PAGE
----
Welcome to the 21st century

Mar 25, 2022
Source: Getty

Back in the 1950s, our parents promised us the 21 st Century would be an amazing time filled with flying cars, self-mowing lawns, and holidays to the Moon. They lied.

Our lives instead are ruled by stupid little gizmos called Apps on smartphones. And sadly many Oldies are feeling increasingly shut out of this confusing new world. The Queensland Government- they who close the borders at the mere hint of a sniffle- recently declared that Queenslanders would soon be converting to a digital driver’s licence in a mobile phone app.

This will replace the little plastic licence with the photo that makes the bearer look like a serial killer. Or is that just mine?

Tech addicts are delighted. Another app to cram onto their smartphones beside the app that accesses the internet, orders a food delivery, controls the lights to your home tells the time in Kyiv and has the certificate to prove you are jabbed against the plague.

But spare a thought for those over the 60s who don’t have a mobile phone or the internet and are just not up to speed with today’s technological world? A surprising number of retirees don’t have a mobile phone and are
illiterate in the use of these devices.

Sadly more oldies are being left behind by modern society in the quest to make everything ‘virtual’, online or driven by some silly little symbol on a mobile phone

People don’t talk now, they text or direct message, in short sentences using cartoon images called emojis or even pieces of fruit to convey meaning which apparently can even stand for sexual things nana and grandad are not supposed to know about. Be careful who you send the long purple eggplant emoji to!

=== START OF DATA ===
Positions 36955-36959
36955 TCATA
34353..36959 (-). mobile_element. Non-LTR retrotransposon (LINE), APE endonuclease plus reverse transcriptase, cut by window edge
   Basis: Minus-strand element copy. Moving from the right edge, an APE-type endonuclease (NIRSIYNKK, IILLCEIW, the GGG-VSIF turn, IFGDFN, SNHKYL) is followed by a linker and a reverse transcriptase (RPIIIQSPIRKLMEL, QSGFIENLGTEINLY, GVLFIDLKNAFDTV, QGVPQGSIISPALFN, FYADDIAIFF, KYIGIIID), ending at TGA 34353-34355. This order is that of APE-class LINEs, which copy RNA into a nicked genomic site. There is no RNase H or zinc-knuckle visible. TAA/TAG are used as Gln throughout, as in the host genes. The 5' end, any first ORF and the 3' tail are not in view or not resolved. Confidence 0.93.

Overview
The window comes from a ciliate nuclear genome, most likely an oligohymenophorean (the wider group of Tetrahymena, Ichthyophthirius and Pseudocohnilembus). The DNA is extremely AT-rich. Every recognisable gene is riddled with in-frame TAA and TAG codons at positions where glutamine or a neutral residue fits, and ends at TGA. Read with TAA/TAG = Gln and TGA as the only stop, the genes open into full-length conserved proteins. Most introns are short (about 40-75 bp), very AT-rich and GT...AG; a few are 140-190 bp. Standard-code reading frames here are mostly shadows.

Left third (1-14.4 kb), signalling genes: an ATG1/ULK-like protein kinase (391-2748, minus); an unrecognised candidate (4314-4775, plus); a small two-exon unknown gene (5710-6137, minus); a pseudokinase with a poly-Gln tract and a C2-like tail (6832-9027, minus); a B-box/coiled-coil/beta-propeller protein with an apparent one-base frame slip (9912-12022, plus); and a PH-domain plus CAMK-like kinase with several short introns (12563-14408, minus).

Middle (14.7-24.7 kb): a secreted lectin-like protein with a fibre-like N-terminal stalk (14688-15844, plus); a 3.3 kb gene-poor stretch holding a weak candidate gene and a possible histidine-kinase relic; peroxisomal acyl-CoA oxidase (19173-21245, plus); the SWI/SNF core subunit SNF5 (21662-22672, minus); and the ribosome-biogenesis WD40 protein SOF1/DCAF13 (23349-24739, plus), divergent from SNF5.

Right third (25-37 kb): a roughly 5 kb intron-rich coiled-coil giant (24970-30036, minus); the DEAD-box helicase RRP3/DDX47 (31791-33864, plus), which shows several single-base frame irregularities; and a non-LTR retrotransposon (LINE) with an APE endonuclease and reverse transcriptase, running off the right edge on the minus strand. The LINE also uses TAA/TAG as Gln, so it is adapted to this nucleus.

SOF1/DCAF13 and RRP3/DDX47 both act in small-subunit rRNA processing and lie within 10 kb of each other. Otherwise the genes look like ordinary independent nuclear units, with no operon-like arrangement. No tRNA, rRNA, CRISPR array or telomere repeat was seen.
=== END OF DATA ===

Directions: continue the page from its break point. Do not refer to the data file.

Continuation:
Who’d have thought in the 21 st Century words would be replaced by explicit fruit? Small wonder many would like to prefer this century does not exist.

Flying cars and holidays to the moon? How about global plagues, rap music and re-defined gender pronouns.

Sometimes tech just gets too clever for itself. Every day more of it is being added to our lives – we don’t just have TV channels, we now have streaming services, accessed via the internet. Apps on your phone can remotely switch the lights or the aircon in your house on and off, even if you’re in another part of Australia. This really confuses dogs who go from room to room looking for someone to bark at.

Banks are closing branches as ‘virtual’ cash dealings take over thanks to the banking app on the phone. Who needs cash, they say. The recent devastating floods in Queensland and New South Wales, when EFTPOS terminals were down and internet services imploded, demonstrated what oldies have long known- cash will always be king.

But who listens to us Luddites?

Now our driver’s licences are going to be a mobile phone app too. Where does this end for older folk, especially those who can’t work a keyboard or whose arthritic fingers can’t adapt to those tiny controls of a mobile phone? Meet the silent, ignored, a slice of the retiree generation.

This was highlighted during the Covid-19 crisis when we were trying to download vaccine certificates to our mobiles. For many it was a nightmare of negotiating MyGov, My Health Record, My Government Department of Confusing Instructions and my smart arse phone that refused to instal the vax certificate.

Worse was the introduction of QR codes at shops and clubs which illustrated how many didn't have phones equipped to use the QR code facilities.

I especially feel sorry for the over 70s and over 80s in this scary new world, if they are unfamiliar with the common gossip outlets such as Facebook, Twitter, Instagram and others that require a university degree to use.

There’s little sympathy from the tech generation which just smirk at the oldies’ inability to use today’s gizmos. They claim a mobile is also a portable computer, camera, bank, global communications system and a virtual assistant. All of which is fine until their phone is hacked by scammers or is dropped in the toilet.

We should just chuck them a rotary phone from the 60s and tell them to make a call. Some 1960s technology would wipe the smirk off their face. I wonder if there’s a fruit emoji for this?

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